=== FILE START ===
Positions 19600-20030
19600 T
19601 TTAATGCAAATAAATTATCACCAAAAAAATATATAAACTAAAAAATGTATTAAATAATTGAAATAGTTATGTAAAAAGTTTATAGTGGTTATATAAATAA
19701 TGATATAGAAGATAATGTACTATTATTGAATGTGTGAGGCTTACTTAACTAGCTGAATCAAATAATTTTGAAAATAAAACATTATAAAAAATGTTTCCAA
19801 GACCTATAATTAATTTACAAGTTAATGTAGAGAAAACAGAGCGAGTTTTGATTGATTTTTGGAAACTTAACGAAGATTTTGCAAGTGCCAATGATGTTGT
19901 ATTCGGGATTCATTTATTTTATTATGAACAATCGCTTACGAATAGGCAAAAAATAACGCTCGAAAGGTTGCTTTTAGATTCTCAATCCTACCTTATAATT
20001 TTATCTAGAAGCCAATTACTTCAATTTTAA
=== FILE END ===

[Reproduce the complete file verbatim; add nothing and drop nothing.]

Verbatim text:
Positions 19600-20030
19600 T
19601 TTAATGCAAATAAATTATCACCAAAAAAATATATAAACTAAAAAATGTATTAAATAATTGAAATAGTTATGTAAAAAGTTTATAGTGGTTATATAAATAA
19701 TGATATAGAAGATAATGTACTATTATTGAATGTGTGAGGCTTACTTAACTAGCTGAATCAAATAATTTTGAAAATAAAACATTATAAAAAATGTTTCCAA
19801 GACCTATAATTAATTTACAAGTTAATGTAGAGAAAACAGAGCGAGTTTTGATTGATTTTTGGAAACTTAACGAAGATTTTGCAAGTGCCAATGATGTTGT
19901 ATTCGGGATTCATTTATTTTATTATGAACAATCGCTTACGAATAGGCAAAAAATAACGCTCGAAAGGTTGCTTTTAGATTCTCAATCCTACCTTATAATT
20001 TTATCTAGAAGCCAATTACTTCAATTTTAA